Over-Apologizing: Why It Happens And How To Break The Habit

Everybody makes mistakes from time to time. When that's the case, you own up to your actions, acknowledge you've made a mistake, and you apologize. Apologizing can right wrongs, mend relationships, make people feel better, or just help someone move on from a difficult situation. But, could it ever be bad to apologize?

What happens when you constantly apologize without an apology-worthy reason? It might not sound so bad, but it's affecting your mental health. If you're the kind of person who apologizes for trivial things that might not even be your fault or simply don't require an apology, you might have noticed it doesn't feel good when you do so.

When you apologize for no real reason, your brain might be telling you that you're just making sure everything is how it's supposed to be or that you're not stepping on anybody's toes. Yet, if you pay attention to your emotions when you over-apologize, you'll most likely run into a bad feeling dwelling in your body.

Why you over-apologize

Your body knows you're doing something that isn't right for you when you over-apologize, and it's trying to get your attention by making you feel it. Licensed trauma therapist Kobe Campbell explains the psychology behind the feelings, telling The Zoe Report "At its core, over-apologizing is self-betrayal. It's saying: 'I will take the blame and the consequences when they don't belong to me,' [which] wires our brain overtime to believe that the fault actually is ours."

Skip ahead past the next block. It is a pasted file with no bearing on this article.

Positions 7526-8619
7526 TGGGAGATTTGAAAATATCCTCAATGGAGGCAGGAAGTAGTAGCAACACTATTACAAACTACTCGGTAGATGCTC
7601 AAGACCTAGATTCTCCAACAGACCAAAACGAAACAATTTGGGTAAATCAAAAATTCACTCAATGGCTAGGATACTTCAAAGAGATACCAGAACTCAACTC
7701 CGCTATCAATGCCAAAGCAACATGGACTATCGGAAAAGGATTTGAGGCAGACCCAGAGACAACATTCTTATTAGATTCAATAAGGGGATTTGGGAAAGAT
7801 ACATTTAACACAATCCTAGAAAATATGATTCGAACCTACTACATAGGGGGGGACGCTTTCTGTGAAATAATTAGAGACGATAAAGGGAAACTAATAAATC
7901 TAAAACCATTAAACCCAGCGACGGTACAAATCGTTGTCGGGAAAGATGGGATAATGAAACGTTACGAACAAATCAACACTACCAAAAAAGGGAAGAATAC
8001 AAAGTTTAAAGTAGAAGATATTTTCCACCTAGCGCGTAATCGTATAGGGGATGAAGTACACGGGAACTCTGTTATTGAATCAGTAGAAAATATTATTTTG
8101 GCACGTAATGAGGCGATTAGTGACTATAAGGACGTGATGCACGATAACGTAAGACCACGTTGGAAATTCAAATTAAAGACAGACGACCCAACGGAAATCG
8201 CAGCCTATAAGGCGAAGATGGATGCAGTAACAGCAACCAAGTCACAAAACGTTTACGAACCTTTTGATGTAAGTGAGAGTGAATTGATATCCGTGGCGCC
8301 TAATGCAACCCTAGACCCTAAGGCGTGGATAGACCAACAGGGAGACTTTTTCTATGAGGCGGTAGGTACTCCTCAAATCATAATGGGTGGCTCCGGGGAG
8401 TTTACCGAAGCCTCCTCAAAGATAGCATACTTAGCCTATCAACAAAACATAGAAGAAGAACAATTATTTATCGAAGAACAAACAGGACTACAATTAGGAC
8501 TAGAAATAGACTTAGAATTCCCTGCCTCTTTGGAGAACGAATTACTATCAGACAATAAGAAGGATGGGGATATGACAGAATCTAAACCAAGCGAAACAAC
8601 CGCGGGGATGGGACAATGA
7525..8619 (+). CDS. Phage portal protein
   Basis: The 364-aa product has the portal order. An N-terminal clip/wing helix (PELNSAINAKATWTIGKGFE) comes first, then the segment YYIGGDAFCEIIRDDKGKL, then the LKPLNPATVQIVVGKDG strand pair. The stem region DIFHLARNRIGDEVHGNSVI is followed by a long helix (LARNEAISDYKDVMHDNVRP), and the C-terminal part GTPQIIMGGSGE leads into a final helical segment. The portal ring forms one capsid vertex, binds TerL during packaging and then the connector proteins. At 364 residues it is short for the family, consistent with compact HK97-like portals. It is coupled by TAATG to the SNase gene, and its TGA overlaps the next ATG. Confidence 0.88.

If you have the tendency to people-please, it could be the reason you over-apologize. "We are socialized to believe that our acceptance from others is based on how polite and compliant we are," Campbell explained. You may think that taking the blame when it's not yours to take is right because it will make someone else feel better, but regulating other people's emotions before your own is harmful in the long run. It's time to stop worrying about what others think!

Low self-esteem can also be the cause of unnecessary apologies. Clinical social worker Shahar Lawrence explained to PsychCentral that "When someone has low self-esteem, they may feel they're taking up too much space, asking too much, or being disruptive." Not feeling worthy enough then manifests itself through apologizing for basically just existing.

How to stop saying sorry all the time

It's time to break the habit. To do so, it's necessary to properly identify why it's happening in the first place. Pay attention to when the need to apologize arises and who you're with at the moment. Campbell advises analyzing the situation, suggesting to The Zoe Report: "Ask yourself: What is it about them that makes me want to take on blame that is not mine? And what is it about them that makes me want to engage in self-betrayal, even when it's not intentional?" 

When trying to cut out unnecessary apologizing, you'll need something to say instead. Marriage and family therapist Vienna Pharaon shared with The Zoe Report, "Replacing 'I'm sorry' with 'thank you' is a great place to start. There's something disarming when you can acknowledge an experience the other person might have." For example, if you've been venting to a friend about something, don't apologize for needing a listening ear, but give thanks to the person for being there for you.

If you have trouble doing that by yourself, it's always a good idea to talk to a friend or a licensed professional. It might just be the time to book a mental health screening, as over-apologizing is often a symptom of something else going on. In any case, don't be too hard on yourself, and remember that every day is a chance to start over.